Many drivers were stoned long before 21 states and a number of cities opened the door to legal marijuana use for medical or recreational purposes.
Yet law enforcement, auto insurance companies and the public have only just begun to grapple with serious questions about how to accommodate the risks posed by drivers who smoke marijuana -- and to protect those who drive sober.
Marijuana's active ingredient is commonly known by the initials THC. It is a hallucinogen that can relieve pain. And since it's mind-altering, it also has an effect on motor skills and perception, both important parts of driving. But like any drug, its effect depends on the quantity and quality used. Marijuana is currently listed as a "Schedule 1" or dangerous drug, alongside LSD and heroin.
But one thing is certain: More stoned drivers are headed your way – and in your lane.
It's difficult to assess the exact role marijuana plays in car crashes because many accidents are caused by people using marijuana in conjunction with other drugs, or in combination with alcohol.
A National Highway Traffic Safety Administration study in 2007 found that marijuana was the most common drug used by motorists. This sample study found that about 4 percent of drivers were high during the day and more than 6 percent at night.
But researchers from Columbia University's Mailman School of Public Health, using toxicology exams on 23,500 car crash fatalities, found that marijuana contributed to 12 percent of traffic deaths in 2010, up from 4 percent in 1999.
Statistics from Colorado, which legalized recreational marijuana at the start of the year, aren't as clear. Just like the rest of the nation, traffic deaths there have gone down in recent years. But the percentage of driving fatalities in which marijuana alone was involved spiked in Colorado in 2009, and then remained stable through 2013.
The situation is also confusing for state troopers, county Mounties and local law enforcement.
"If an officer thinks you are driving erratically [which could be as simple as driving in the left-hand lane of a highway], he or she can pull you over and give you a field sobriety test," says spokesperson Zach Hosseini of New Jersey's Division of Highway Traffic Safety.
Federal grants allow local police departments to designate and train Drug Recognition Experts (DREs) to identify drug- and alcohol-impaired drivers in the field, from symptoms such as dilated pupils, agitation, slurred speech and of course the pungent odor of marijuana from an open car window.
But apart from the obvious, there are few tools a law officer can currently use to determine the level of marijuana impairment. An effective Breathalyzer-type test is at least five years away, according to researchers at Columbia University.
Even a blood test has its limitations, according to High Times, a magazine devoted to the legalization of marijuana. While THC would vanish from the bloodstreams of part-time smokers after an hour and a half, and in all probability before a blood test could be administered, totally sober regular users of the drug would still test positive for hours after being pulled over.
While a chemical test may not be accurate, states like Colorado can still force drivers to take it or risk losing their licenses if they refuse, according to the state's Department of Transportation website.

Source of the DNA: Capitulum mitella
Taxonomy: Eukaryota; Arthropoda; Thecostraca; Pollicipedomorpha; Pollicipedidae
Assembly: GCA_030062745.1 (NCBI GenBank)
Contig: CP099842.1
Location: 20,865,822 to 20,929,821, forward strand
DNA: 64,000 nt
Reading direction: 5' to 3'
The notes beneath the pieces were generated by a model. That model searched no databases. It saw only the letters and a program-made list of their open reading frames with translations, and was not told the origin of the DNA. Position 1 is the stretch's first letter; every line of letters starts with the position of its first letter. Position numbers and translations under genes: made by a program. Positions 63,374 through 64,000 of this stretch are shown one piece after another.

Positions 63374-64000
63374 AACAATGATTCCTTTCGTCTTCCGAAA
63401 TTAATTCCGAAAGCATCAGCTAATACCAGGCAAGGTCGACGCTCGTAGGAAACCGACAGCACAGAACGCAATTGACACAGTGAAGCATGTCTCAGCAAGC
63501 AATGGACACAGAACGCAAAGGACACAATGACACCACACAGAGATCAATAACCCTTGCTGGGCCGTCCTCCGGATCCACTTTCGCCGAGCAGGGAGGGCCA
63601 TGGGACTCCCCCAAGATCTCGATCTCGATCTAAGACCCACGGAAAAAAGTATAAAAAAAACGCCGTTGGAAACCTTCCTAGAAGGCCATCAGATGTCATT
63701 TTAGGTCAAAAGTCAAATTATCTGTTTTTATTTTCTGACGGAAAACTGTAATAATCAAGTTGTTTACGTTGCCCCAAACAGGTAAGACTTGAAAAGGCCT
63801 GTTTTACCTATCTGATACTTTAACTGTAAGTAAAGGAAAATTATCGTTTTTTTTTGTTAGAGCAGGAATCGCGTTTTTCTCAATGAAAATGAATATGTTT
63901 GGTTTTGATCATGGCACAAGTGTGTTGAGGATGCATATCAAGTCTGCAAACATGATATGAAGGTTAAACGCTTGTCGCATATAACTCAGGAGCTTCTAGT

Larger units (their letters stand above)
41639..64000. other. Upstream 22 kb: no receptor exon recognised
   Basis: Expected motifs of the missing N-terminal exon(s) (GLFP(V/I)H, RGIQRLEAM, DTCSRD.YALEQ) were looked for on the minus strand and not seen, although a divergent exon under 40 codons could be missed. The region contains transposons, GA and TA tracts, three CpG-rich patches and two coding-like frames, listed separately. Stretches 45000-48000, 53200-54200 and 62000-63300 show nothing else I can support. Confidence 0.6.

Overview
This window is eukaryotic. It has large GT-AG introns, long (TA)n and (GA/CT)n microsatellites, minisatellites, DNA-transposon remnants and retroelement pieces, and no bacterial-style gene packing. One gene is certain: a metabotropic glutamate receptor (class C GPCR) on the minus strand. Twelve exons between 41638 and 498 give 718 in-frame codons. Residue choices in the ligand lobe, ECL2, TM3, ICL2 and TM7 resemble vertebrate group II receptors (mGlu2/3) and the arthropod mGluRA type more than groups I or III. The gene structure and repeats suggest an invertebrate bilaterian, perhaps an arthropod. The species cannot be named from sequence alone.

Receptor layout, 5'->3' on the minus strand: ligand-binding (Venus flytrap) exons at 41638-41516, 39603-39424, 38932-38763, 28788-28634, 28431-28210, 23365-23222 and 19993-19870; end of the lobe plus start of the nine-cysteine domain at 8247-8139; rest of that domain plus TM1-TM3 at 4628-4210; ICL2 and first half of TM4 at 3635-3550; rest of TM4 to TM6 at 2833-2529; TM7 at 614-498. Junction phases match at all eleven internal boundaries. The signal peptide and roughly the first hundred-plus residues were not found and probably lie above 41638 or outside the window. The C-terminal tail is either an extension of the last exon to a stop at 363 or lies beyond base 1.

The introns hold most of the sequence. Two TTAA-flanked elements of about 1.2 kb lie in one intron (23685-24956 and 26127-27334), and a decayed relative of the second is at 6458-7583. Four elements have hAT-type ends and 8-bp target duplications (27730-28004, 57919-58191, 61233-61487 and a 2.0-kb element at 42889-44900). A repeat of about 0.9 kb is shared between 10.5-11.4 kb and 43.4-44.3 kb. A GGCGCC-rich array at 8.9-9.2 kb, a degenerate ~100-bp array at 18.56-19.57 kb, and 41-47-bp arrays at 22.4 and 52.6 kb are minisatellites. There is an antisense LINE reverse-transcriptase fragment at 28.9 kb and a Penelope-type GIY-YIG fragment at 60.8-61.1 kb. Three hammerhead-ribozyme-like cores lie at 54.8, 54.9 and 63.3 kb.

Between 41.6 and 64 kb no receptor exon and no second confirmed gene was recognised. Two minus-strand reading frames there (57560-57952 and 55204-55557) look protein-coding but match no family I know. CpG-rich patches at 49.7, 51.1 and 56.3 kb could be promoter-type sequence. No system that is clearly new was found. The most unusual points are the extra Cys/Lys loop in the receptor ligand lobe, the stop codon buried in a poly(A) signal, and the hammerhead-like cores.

Much is left to the discretion of an officer, particularly a DRE. "He or she can charge you with driving impaired with or without a Breathalyzer test," says Hosseini.
No matter how the driver became impaired, state laws – and insurance company rating systems that rely upon state driving records -- don’t distinguish a conviction for stoned driving from a conviction for drunken driving. A DUI is a DUI – and toxic to a driving record and car insurance rates either way.
That means auto insurers aren't likely to make any rash decisions to treat marijuana smokers differently. They rely on statistics, and there aren't any clear statistics yet that show how many motorists in a particular state are driving stoned, and whether their behavior is causing even more fatal accidents.
"You can't say that legalizing pot leads to more crashes," says spokesperson Loretta Worters of the Insurance Information Institute (III), which represents the industry.
Insurers try to look at each driver based on his or her own record, says Brad Hilliard, a spokesperson for State Farm, the nation's largest car insurer.
"Factors like where you live, type of car you drive, how far and often you drive and your driving record are just a few. Rates are also influenced by the personal needs of an individual," he says. And with varying state and federal regulations -- even within the states themselves -- it's unlikely that state insurance commissioners would allow insurers to raise rates based solely on legalized marijuana use.
But increased danger on the road from stoned drivers in states where use is legal means all drivers should consider additional auto insurance, such as uninsured/underinsured motorist coverage, says the III's Worters. This coverage protects the car owner hit by someone who's uninsured or who doesn’t have enough insurance to pay for all the medical bills and/or damages.
Another option is to buy collision coverage; that way, if an uninsured motorist hits your car, you can turn to your collision coverage to pay for your car damage (minus your deductible).
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